Positive and negative attitudes are generally formed directly as an outcome of personal experience and observation. Maintaining an attitude involves personal beliefs and feelings, as well as conformity to social norms.
Psychologists describe attitudes as being learned inclinations to assess things in a certain manner. Personal experience and observation greatly contribute to the development of attitudes. Formation of attitudes is also influenced by social roles and social norms, however. Social roles pertain to the ways individuals are expected to behave in specific roles or settings. Social norms form the rules of society in terms of which actions are considered acceptable or desirable.
The formation of attitudes has emotional, cognitive and behavioral components. Emotional components pertain to how a person feels towards a person, object or topic. Cognitive components relate to thoughts and beliefs. Behavioral components reflect how the attitude influences behavior.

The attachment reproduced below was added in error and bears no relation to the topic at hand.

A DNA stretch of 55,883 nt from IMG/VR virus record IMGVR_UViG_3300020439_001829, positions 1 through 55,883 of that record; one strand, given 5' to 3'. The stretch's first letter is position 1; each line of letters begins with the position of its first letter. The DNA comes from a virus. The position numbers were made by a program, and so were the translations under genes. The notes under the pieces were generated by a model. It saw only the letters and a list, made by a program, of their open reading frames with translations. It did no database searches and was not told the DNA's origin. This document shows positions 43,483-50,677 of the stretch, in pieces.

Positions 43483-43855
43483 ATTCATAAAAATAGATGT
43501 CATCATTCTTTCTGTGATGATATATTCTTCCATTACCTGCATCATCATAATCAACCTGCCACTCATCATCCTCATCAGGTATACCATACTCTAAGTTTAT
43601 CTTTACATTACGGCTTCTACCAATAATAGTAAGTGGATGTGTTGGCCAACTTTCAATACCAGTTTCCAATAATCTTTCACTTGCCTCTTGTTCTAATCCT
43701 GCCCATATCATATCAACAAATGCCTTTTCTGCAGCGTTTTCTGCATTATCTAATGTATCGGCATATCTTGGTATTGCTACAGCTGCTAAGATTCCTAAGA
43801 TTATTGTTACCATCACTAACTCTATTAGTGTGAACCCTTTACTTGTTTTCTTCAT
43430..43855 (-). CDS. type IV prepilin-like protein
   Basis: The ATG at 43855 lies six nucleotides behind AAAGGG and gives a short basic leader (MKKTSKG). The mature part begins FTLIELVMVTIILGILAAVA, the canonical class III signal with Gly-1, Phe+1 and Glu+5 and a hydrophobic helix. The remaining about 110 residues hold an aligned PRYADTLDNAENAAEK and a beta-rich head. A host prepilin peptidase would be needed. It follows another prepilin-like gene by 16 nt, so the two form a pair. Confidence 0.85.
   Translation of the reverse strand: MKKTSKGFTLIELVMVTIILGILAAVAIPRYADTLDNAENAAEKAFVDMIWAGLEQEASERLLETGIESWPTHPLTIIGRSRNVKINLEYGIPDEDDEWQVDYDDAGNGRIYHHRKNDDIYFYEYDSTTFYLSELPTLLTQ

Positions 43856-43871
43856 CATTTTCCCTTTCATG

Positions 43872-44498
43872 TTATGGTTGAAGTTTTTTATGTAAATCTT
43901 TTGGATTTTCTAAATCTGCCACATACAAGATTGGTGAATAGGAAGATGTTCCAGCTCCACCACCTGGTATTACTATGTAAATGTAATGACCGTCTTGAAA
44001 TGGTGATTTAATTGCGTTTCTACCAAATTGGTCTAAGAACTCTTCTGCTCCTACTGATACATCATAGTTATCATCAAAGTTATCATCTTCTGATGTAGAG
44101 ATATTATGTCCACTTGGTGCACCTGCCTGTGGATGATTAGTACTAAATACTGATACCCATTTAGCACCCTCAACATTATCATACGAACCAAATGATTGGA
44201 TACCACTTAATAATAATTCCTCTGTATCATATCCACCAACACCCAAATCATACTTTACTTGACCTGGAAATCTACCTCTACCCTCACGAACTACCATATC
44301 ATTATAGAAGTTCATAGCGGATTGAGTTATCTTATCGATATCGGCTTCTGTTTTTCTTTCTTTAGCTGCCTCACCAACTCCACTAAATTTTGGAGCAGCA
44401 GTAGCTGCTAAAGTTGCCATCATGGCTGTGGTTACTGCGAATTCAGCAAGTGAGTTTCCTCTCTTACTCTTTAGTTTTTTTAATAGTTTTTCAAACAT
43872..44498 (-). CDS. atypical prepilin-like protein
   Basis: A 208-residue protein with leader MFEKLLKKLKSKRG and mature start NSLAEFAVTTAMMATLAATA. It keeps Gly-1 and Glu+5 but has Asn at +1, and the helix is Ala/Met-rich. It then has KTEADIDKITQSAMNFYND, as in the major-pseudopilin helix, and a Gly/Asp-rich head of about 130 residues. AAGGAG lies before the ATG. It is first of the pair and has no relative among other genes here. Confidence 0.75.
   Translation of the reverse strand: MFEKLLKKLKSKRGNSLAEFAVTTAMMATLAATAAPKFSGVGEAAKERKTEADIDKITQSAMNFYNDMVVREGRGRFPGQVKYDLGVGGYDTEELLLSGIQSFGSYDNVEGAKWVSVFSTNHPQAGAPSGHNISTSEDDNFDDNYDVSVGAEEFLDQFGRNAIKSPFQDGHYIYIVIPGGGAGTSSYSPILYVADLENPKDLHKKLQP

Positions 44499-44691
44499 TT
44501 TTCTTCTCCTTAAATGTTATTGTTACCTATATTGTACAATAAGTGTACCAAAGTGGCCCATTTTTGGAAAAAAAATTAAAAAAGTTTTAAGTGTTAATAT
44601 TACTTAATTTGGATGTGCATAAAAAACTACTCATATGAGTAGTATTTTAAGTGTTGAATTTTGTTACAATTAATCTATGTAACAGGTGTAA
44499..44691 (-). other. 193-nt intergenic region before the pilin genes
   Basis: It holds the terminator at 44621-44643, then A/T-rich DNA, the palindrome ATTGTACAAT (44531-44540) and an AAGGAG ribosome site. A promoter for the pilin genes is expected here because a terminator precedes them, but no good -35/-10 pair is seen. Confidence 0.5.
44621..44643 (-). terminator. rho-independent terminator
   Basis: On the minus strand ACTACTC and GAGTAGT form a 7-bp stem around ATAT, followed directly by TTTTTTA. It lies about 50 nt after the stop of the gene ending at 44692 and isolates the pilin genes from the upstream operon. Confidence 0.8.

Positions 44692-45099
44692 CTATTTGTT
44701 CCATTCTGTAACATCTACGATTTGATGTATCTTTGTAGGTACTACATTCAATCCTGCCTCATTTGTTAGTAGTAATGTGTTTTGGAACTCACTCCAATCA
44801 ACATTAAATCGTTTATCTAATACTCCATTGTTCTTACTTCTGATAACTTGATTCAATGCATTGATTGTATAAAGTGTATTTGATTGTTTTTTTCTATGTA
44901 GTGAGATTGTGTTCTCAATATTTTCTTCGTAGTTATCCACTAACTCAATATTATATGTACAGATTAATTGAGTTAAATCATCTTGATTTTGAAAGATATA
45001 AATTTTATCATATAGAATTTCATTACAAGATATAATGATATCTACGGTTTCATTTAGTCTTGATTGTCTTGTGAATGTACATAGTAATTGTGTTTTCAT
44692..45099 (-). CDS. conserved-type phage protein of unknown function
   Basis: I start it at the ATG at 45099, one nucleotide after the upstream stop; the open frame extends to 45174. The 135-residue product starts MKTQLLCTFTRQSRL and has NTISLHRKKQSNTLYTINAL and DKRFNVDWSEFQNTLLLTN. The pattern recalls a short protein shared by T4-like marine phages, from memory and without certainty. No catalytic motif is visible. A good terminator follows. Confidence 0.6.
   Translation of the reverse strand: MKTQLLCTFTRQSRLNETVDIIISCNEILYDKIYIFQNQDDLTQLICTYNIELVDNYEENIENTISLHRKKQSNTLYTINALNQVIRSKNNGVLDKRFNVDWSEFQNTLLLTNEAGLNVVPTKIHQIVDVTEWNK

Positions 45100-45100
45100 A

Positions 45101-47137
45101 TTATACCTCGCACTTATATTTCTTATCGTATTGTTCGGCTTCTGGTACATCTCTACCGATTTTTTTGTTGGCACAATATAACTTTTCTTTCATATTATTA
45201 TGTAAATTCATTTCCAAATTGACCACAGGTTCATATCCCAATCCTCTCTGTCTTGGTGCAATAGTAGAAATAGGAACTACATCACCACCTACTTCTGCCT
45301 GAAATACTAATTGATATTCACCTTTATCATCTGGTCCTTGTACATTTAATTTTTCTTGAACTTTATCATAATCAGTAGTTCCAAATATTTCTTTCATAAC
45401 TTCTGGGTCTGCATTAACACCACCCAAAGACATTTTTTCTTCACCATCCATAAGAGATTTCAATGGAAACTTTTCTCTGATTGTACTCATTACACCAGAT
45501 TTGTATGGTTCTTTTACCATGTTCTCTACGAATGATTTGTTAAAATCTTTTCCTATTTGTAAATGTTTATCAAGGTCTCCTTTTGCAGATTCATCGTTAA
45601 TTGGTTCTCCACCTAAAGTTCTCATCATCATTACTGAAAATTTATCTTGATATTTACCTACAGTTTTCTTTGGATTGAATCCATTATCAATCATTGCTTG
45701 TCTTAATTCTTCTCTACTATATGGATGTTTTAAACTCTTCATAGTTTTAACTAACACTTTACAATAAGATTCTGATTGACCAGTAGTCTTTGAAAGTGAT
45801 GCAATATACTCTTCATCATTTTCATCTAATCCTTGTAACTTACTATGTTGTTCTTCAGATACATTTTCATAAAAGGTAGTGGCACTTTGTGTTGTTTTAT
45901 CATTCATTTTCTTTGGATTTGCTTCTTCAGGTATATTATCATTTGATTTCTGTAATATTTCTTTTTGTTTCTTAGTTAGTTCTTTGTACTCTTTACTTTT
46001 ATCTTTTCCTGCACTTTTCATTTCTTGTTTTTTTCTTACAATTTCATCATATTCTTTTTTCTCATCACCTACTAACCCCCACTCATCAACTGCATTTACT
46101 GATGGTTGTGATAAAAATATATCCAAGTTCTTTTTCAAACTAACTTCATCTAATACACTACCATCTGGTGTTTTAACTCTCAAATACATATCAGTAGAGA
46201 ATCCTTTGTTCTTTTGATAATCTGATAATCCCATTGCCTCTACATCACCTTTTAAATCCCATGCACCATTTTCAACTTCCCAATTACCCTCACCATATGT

Dr. Richard W. Scholl, a professor of the University of Rhode Island, states that attitudes are the “mental folders” where attitude objects (perceptions, beliefs, feelings and expectations about the environments) are stored. Attitudes are maintained in the absence of cognitive dissonance, a state of psychological stress cause by inconsistent thoughts. A person’s later exposure to the same experience and environment that established an attitude is therefore more likely to reinforce the attitude than to change it